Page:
Imagine you are looking to enhance your musical equipment, you search about which gears will help you improve your sound and you feel really eager to give the next step.
You ask your musician friends if it is possible to use a cab without a head but no one provides a convincing answer.
To use a guitar cabinet you will need to have a power section to put it through, otherwise, you can’t use it because there won’t be enough power to move it. However, there are some other alternatives apart from an amp head that will allow using it almost as a speaker.
This could sound confusing but that’s why we are here, to help you with this tough situation.
Through this article, I will try to explain to you every aspect of using a cabinet without a head, continue reading to the end and it will be your new area of expertise!
Can guitar cabinets be used as standalone speakers?
To amplify a guitar some things are needed.
Take combo amps, for instance, them being equipment that provides a preamp and a power section, in which the signal is processed, increased in level, and sent into a built-in speaker which is the one in charge of translating the electric current into sound.
Having mentioned that, we can infer that if you match the impedance that a guitar cabinet input requires, you will be able to use them as speakers.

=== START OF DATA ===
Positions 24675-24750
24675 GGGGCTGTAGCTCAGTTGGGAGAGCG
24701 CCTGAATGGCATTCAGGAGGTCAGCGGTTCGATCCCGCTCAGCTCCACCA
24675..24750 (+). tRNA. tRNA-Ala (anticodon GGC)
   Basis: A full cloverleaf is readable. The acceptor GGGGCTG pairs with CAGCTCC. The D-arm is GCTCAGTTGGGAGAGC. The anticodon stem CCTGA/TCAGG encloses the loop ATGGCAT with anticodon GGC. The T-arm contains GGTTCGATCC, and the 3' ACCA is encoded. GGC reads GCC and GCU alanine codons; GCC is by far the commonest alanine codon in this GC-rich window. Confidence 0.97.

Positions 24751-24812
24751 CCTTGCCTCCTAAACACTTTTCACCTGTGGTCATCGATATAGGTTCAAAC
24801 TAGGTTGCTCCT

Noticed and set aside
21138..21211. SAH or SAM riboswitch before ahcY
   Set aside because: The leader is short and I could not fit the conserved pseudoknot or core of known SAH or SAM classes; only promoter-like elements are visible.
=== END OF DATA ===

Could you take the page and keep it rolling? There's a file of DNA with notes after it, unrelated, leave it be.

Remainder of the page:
But that’s not completely true.
Guitar speaker cabinets are designed to take loads of a certain level.
A very high level.
That is why a power section is required to “move” those speakers.
The thing is, power sections are most commonly found as a natural stage of guitar amps, however, you will find them also as standalone professional audio units for more general uses.
To give you a clear example, a signal chain that would work for this experiment would be guitar to multi-effects processor, to a power amplifier through an instrument-level out, to a guitar speaker cabinet through a powered output.
Can you plug in an audio lead into the input of a guitar speaker cabinet?
Before answering this question, is important to clarify what an audio lead exactly is.
This component is a cable that transfers analog or digital signals from a source, on this occasion a guitar or another instrument, to an amp or a powered speaker.
In short, the answer wouldn’t be the expected, I’m sorry to disappoint you but if you plug in an audio lead directly into the input of a guitar speaker cabinet, it won’t work at all.
As described above, you cannot omit the power input section because the speaker cabinets don’t take line-level inputs, so you won’t be able to play just by plugging your guitar in.
Think of it as if you were whispering to the speakers when they expect a shout.
Can you plug your multi-effects out into a guitar speaker cabinet?
Regarding multi-effects out, you may think that would be possible but let me tell you that it won’t.